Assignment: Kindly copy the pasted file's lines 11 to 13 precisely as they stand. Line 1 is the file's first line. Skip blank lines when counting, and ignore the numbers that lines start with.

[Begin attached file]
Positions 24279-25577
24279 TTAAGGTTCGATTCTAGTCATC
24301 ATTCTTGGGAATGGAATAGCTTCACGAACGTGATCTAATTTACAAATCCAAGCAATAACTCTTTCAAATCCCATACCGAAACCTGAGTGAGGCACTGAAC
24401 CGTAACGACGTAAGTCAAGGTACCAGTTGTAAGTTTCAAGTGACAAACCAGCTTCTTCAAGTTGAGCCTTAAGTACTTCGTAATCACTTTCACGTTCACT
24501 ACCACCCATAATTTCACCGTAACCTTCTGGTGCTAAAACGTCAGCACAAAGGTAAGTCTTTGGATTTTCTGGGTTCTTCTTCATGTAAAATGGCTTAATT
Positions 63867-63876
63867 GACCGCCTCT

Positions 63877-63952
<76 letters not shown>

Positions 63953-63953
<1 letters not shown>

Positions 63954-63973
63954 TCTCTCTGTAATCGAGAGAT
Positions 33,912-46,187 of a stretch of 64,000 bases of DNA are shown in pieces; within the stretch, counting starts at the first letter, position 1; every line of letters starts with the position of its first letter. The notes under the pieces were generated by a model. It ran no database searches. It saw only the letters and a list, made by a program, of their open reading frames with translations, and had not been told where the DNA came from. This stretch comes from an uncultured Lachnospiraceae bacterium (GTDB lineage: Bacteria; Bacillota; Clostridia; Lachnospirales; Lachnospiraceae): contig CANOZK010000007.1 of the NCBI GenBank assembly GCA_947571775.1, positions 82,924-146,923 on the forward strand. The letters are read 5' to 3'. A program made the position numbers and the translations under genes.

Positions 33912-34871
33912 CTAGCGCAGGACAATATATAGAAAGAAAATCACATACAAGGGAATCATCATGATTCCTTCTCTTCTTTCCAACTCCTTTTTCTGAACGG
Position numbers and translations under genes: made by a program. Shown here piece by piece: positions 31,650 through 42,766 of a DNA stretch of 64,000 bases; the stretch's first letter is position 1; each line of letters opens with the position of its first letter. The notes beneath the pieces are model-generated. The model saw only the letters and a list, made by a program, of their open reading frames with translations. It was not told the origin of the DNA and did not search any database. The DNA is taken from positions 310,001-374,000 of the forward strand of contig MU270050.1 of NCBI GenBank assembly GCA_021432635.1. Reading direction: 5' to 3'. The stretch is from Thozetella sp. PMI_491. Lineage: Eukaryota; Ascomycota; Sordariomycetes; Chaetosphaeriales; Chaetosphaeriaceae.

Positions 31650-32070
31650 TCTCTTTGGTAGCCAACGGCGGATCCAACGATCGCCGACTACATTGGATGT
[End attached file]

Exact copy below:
<1 letters not shown>

Positions 63954-63973
63954 TCTCTCTGTAATCGAGAGAT